This week, a U.N. official overseeing monitors in Syria described the violence as a "civil war," the first time anyone with the global body has used such language to describe the uprising.
Heavy shelling was reported in and around Homs, including hard-hit Baba Amr, according to the LCC. Shelling was also reported in Andan in the province of Aleppo.
The Syrian Observatory for Human Rights appealed to the Red Crescent and Red Cross to evacuate those wounded by shelling in Homs, particularly in the Khaldiya neighborhood. It cited a lack of water and electricity and the inability of surgeons to work in the area
Homs-based activists on Skype said they think the regime is trying to storm all neighborhoods in the city. Military movements indicate the arrival of reinforcements, they reported.
The activists said an opposition Free Syrian Army unit named the "Baba Amr brigade" claimed Wednesday it had taken over a checkpoint leading into the city. They posted video to support the claim.
The French Foreign Ministry, on its website, said it was concerned about reports of an imminent large-scale operation against Homs.
"An end must be put to the bloody repression carried out by the Syrian authorities, where there have still been dozens of deaths in recent days and the continuation is intolerable," the ministry said. "The regime of Bashar al-Assad continues to seriously violate its commitments under the Annan plan and threatens international peace and security. "
The Syrian government, meanwhile, warned of possible suicide bomb attacks against mosques in Damascus after the arrest of a man with ties to the Al Nusra Front, a group the government says has ties to al Qaeda.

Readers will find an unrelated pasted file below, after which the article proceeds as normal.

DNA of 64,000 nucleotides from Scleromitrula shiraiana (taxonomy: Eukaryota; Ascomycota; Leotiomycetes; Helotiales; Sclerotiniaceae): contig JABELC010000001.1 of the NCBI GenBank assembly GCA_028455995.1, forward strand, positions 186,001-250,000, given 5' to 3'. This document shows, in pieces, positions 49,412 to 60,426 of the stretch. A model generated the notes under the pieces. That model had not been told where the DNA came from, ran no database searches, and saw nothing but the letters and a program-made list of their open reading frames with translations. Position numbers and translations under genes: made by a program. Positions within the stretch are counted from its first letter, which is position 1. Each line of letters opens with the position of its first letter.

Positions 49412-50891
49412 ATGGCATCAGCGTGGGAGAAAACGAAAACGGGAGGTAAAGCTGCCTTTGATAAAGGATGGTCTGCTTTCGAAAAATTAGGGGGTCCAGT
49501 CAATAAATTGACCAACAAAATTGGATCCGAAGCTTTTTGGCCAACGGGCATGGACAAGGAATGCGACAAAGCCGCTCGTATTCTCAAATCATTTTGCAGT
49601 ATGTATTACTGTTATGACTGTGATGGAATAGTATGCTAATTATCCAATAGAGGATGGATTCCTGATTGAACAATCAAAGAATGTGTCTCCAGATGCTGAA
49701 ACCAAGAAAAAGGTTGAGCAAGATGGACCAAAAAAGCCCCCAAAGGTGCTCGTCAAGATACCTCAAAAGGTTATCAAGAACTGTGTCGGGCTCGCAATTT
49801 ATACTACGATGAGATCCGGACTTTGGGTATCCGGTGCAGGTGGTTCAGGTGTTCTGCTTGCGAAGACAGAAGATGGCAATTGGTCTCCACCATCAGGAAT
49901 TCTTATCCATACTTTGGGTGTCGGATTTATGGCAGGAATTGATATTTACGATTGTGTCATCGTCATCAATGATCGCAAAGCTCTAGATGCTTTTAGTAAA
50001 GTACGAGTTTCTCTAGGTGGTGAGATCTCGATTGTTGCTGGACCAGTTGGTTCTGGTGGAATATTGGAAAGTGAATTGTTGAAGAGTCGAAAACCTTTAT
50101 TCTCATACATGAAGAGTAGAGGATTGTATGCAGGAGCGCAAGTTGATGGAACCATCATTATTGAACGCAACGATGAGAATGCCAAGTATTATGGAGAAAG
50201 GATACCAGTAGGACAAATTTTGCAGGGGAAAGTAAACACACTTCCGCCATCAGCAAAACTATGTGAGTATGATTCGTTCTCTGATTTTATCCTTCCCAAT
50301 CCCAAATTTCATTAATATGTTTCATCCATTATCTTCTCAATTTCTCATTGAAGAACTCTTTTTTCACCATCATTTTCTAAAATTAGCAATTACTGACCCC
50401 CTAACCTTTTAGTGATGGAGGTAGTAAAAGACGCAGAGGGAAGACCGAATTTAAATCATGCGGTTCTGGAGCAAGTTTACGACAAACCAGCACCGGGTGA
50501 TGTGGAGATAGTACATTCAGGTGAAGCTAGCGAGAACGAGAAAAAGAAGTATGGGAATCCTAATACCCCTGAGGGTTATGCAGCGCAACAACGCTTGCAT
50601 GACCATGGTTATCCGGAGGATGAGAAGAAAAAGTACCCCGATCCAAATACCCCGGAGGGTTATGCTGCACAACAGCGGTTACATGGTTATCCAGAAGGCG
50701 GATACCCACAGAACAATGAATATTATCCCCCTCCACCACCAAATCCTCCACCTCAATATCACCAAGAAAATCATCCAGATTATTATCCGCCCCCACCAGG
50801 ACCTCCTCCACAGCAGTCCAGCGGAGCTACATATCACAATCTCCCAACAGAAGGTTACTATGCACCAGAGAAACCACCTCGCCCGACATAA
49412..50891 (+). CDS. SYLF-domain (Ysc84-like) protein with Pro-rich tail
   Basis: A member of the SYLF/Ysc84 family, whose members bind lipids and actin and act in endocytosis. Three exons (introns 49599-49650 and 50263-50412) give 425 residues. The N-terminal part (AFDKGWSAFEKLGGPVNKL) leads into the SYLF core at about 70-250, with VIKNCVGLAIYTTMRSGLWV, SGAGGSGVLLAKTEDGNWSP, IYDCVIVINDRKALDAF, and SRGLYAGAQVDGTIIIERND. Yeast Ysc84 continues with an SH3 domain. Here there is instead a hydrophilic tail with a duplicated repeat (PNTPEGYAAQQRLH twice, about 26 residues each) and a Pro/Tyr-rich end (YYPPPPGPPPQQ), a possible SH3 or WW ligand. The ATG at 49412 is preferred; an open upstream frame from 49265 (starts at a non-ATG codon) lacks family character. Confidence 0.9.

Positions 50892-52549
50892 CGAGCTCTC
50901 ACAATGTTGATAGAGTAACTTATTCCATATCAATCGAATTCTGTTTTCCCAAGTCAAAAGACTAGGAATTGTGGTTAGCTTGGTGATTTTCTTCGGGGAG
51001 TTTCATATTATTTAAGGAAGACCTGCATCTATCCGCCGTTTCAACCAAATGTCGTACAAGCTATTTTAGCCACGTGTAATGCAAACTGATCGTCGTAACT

SANA reported the arrest of Mohammad Houssam al-Sadaki, who it said confessed to plans to blow himself up at a central Damascus mosque.
"The terrorist confessed that supposedly there will be other terrorists who will carry out suicide attacks in a number of mosques in central Damascus during the Friday prayer," SANA reported.
Friday is typically a day of protest among anti-government groups that are calling for the ouster of al-Assad. The theme of this week's protest, according to organizers, was "total dispatch for total mobilization" -- a call for Syrians to rise up.
In the latest report of abuses, Human Rights Watch said Syrian government forces have used sexual violence to torture detained men, women and boys.
Witnesses and victims also told Human Rights Watch that soldiers and pro-government armed militias have sexually abused women and girls as young as 12 during home raids and military sweeps of residential areas.
The Syrian opposition has repeatedly called on the United Nations and world leaders to take the lead and intervene to end the escalating bloodshed, including recent massacres in Houla and Quebir and eight days of bombardment in the city of al Haffa.
World leaders have been wrangling over what to do about the conflict in Syria, leaving the U.N. Security Council at a standstill over possible action.
On one side are the United States, the European Union and much of the Arab League, which are demanding that al-Assad step down and end the violence. On the other side are Russia, China and other trade allies of Syria, which say the conflict is an internal matter that must be decided by Syrians.
The United Nations estimates that more than 10,000 people -- mostly civilians -- have been killed in Syria and tens of thousands displaced since the uprising against al-Assad began about 16 months ago. The opposition puts the toll at between 12,000 and 14,000.
Al-Assad's government moved to quash the protest movement, which quickly devolved into an armed rebellion.